A Eulogy for My Brother

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Jay Edwin Hurley, Jr.
July 10, 1941 to December 3, 2017

What has come to me today, and to all of us, is the unexpected, unwelcome and, frankly, impossible task somehow to punctuate the end of my brother’s life with a statement of what his life meant to us—unexpected, for me, because even though I knew Jay was not well and hadn’t been well for a long time, I never imagined this day would come so soon. Jay was only 76 years old. To some that may seem a ripe old age, but not to me. Jay and I shared a father who, despite a disastrously destructive lifestyle that would have killed most men a dozen times over, lived longer than his eldest son. Jay died almost two decades younger than our Grandfather Hurley, who was born into poverty in England in a century that did not know penicillin or most of the vaccines we take for granted today. My brother died many years sooner than did our mother, and her mother before her.

I don’t mention this as a shortcoming to find fault with Jay somehow for not giving us more of himself. The truth is, I’m a bit angry with God. I have been a trial attorney for most of my life. I rarely lost a case and it never rested easy with me when I did. I was also not over fond of judges, but when things didn’t go my way I made my objection and yielded gracefully to the judgment of the court, as every lawyer must do. I lost my appeal to God about Jay, and I take exception to that decision. I wish here and now to note my objection for […]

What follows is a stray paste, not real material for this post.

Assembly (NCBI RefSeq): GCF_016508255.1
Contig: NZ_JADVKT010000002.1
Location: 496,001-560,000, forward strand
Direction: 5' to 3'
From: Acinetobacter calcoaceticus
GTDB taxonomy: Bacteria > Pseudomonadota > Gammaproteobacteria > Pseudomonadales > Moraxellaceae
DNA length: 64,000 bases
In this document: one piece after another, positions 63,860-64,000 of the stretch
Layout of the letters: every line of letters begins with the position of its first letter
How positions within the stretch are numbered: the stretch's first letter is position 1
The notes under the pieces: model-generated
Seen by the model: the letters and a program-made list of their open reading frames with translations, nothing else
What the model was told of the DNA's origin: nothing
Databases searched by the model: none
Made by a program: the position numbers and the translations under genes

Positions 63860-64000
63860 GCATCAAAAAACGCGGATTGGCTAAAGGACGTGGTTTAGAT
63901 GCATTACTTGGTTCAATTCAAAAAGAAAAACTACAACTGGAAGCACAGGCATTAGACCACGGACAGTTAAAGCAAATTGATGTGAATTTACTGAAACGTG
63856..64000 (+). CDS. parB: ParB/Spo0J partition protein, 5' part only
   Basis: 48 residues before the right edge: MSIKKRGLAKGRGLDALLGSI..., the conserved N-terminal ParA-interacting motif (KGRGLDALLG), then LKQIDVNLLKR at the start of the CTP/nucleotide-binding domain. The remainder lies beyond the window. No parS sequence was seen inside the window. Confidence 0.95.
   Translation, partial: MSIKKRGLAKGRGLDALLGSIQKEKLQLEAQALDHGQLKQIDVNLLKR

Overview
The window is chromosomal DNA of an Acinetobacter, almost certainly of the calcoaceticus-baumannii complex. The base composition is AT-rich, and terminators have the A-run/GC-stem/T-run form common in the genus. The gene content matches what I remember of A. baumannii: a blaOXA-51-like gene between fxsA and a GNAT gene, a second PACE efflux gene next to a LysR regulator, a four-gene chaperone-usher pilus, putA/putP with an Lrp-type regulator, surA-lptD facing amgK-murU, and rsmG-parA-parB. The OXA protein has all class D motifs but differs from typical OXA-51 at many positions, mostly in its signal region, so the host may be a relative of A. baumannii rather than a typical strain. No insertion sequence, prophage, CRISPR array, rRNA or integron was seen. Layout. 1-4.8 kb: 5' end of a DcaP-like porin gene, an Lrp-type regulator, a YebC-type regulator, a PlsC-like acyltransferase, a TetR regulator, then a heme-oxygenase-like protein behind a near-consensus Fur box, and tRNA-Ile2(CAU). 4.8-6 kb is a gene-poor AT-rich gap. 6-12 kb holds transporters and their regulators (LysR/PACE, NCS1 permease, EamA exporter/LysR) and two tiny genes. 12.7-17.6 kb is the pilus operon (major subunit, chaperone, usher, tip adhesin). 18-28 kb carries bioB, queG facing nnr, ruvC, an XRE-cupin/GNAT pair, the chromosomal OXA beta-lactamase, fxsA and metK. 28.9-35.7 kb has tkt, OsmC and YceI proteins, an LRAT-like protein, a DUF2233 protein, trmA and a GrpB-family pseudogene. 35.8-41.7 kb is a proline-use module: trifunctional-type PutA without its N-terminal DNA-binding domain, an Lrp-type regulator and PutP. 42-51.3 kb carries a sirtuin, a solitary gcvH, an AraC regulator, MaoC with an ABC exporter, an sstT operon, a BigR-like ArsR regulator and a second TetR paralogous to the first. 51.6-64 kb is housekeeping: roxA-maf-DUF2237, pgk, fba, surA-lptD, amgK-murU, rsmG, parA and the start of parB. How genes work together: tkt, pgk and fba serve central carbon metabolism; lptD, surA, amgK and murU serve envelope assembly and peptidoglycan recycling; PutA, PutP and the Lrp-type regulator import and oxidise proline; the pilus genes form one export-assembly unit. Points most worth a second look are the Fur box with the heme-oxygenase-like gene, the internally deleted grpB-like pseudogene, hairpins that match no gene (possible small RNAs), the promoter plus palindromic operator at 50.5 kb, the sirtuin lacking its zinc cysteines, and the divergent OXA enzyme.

December 10th, 2017|

Letters from the Sea: A Sinking

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s a few friends will recall and the few readers of scattered press reports at the time have surely forgotten, I was sailing alone, ten days out of Charleston, when I made the decision to abandon a leaking, weather-beaten, fifty-year-old ketch named Prodigal in rough seas about 500 miles south of Nova Scotia. The month was June, in the year 2015. I was one-third of the way to Ireland on a 3,500-mile passage I had planned for months. The implosion of my second marriage had come just three weeks before. I had set sail anyway, already mired in one storm, headed inevitably for others.
As was the case with most of the boats I have acquired through the years, I had bought Prodigal for a pittance and fitted her out for a king’s ransom. I sailed her for a week up the Chesapeake Bay from Norfolk in 2013 and solo for seventeen days nonstop on a shakedown cruise to Bermuda and back in June 2014. Mechanical wind vane self-steering gear—the indefatigable but dear Monitor brand—freed me from all steering responsibilities offshore and allowed me to get snatches of sleep at night. The split ketch rig made for steady sailing in rough weather with the mainsail furled and the mizzen and foresail (the smaller sails at each end of the boat) flying.
Prodigal had leaked a bit on the 2014 voyage to Bermuda, but no more than could be easily mopped up with a few swipes of a sponge from the cabin sole. She was an old boat, but I am an old man, and we hardly begrudged each other a few imperfections. The passage to Ireland was different. After a glorious week of good weather, Prodigal […]

September 3rd, 2017|

Notes on a Revolution